Hovering between life and death with the odds slightly in favor of his recovery, Roy Madsen, aged 43 years, is in the Morris-Squibb Hospital in a semi-conscious condition from a self-inflicted wound in the head, caused, it is believed, in an attempt to take his own life. The motive behind his rash act cannot be accounted for by his relatives or friends, for apparently he was well and happy, and did not give his relatives any signs that he was thinking of attemting such an act. The deed, his relatives state, could not have been caused from financial trouble as he is known to be fairly well to do.
Madsen had been making his home with his brother, John Madsen, on a cattle ranch near Nogales for several years and came to Safford on Thursday of last week to spend a few days with his sister, Mrs. Hyrum Bingham, and his brother, Ezra Madsen, before going to Globe, where he has two sisters, Mrs. Will Branch and Mrs. George Elledge, and where he expected to get employment.
About five o'clock Tuesday afternoon he told his brother-in-law, Hyrum Bingham, who was with him in the yard, that he ad two guns in his suit case and would give him one of them. He entered the house and went to his suit case, took out one of the two guns and then went back into the yard and when near Mr. Bingham suddenly raised a .45 calibre six-shooter to his head and fired. The bullet entered the skull just above the right ear and came out near the crown of the head. The deed was witnessed by Bingham and Mr4s. Bingham, who at the moment was standing in the door of the house a few feet away.
From another newspaper article:
SAFFORD MAN DIES IN MIAMI OF SELF-INFLICTED WOUNDS:
Roy E. Madsen of Miami, a former resident of Safford, shot himself in the head Monday afternoon shortly before 2 o'clock while seated in a garage adjoining the home of his brother-in-law, William Branch, at No. 2 Elm Street, Dairy Canyon. He died from the self-inflicted wound at the Miami-Inspiration Hospital early Tuesday morning. It was said that despondency over _______ _______ and bitterness against life in general caused Madsen's suicide. (NOTE: two words were scratched out the obituary above, but it may have said "early dementia", but I'm not certain of that.)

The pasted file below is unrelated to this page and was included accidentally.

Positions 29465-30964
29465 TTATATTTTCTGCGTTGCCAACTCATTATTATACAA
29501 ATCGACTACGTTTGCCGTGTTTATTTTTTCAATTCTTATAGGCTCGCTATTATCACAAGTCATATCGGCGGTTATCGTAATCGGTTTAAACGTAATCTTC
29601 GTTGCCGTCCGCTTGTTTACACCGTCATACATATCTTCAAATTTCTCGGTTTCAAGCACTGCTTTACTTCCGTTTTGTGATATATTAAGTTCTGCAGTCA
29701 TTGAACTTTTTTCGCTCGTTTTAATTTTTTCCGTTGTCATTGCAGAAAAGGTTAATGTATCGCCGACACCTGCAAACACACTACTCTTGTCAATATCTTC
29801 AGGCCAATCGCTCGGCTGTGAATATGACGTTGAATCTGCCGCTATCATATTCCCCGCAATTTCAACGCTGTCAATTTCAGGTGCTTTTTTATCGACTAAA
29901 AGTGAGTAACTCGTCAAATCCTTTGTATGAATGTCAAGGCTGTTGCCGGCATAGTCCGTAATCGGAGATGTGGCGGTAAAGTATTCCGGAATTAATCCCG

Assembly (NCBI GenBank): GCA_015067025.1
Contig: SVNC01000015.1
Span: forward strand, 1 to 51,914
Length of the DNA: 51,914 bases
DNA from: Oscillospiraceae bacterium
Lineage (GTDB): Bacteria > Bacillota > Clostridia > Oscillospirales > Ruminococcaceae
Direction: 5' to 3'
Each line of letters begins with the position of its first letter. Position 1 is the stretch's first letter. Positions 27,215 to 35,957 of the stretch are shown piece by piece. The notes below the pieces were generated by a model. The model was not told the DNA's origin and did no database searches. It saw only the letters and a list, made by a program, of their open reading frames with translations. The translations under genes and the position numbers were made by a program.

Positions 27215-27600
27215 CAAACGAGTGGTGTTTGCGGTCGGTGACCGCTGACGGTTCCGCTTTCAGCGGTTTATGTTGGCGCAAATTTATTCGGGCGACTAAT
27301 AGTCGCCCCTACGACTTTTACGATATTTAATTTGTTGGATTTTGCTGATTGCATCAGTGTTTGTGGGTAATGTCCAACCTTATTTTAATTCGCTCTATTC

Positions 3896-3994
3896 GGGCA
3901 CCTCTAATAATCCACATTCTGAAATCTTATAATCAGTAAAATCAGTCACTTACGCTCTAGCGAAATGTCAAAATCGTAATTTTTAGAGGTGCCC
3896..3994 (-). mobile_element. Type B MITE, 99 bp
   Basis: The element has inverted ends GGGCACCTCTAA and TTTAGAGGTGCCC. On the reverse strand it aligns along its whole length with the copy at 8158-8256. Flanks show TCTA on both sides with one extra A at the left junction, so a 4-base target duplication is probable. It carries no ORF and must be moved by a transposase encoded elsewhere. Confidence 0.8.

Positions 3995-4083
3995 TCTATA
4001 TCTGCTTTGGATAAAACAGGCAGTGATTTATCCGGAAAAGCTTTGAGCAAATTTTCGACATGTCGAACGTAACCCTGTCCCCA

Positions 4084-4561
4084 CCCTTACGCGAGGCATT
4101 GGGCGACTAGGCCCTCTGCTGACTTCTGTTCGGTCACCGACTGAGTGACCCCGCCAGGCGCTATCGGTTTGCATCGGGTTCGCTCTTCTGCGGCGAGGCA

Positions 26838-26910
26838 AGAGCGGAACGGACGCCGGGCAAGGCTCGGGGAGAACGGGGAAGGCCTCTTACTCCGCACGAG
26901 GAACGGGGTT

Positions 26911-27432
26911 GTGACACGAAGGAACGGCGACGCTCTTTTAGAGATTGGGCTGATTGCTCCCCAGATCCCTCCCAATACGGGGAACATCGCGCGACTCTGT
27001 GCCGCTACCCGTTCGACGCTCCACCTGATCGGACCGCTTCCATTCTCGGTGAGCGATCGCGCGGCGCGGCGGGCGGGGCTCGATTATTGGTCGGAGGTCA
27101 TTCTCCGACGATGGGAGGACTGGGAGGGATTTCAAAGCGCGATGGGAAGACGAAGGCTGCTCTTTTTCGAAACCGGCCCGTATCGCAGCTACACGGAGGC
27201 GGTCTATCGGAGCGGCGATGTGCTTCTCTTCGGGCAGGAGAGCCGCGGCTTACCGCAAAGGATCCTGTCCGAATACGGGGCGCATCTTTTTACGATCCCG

Madsen was found in the garage at the home of his sister, Monday by Mrs. Mary Helberg, a neighbor, after a shot had been h eard in the small building. Mrs. Hellberg summoned Dr. F.F. Miller of Miami, who rendered first aid treatment. The man was rushed to the hospital in an ambulance, but efforts to save his life were in vain.
An automatic revolver was found near where the man was lying in the garage and a looking-glass was found nearby, it was reported by deputies of the Miami sheriff's office who investigated the killing. Officers described the case as suicide after first investigating the scene.
Mr. Madsen left Safford to reside wit his sister in Miami several years ago and has been suffering from ill health for some time. The body was brought to Safford where funeral services were conducted under the direction of the Rawson Undertaking parlor Wednesday afternoon. Only a short service was held at the grave. H.L. Payne spoke briefly condoling the bereaved relatives.
NOTE: There seems to be some discrepancy between these two articles, since one said that Roy died at the home of his sister and brother-in-law, Mrs. Musette Madsen Bingham and Mr. Hyrum Bingham, and the other said he shot himself at the home of his brother-in-law, William Branch, who was the husband of Roy's other sister, Bertie Madsen Branch. It is also odd that someone scratched out the reason for his suicide in the newspaper clipping of the obituary.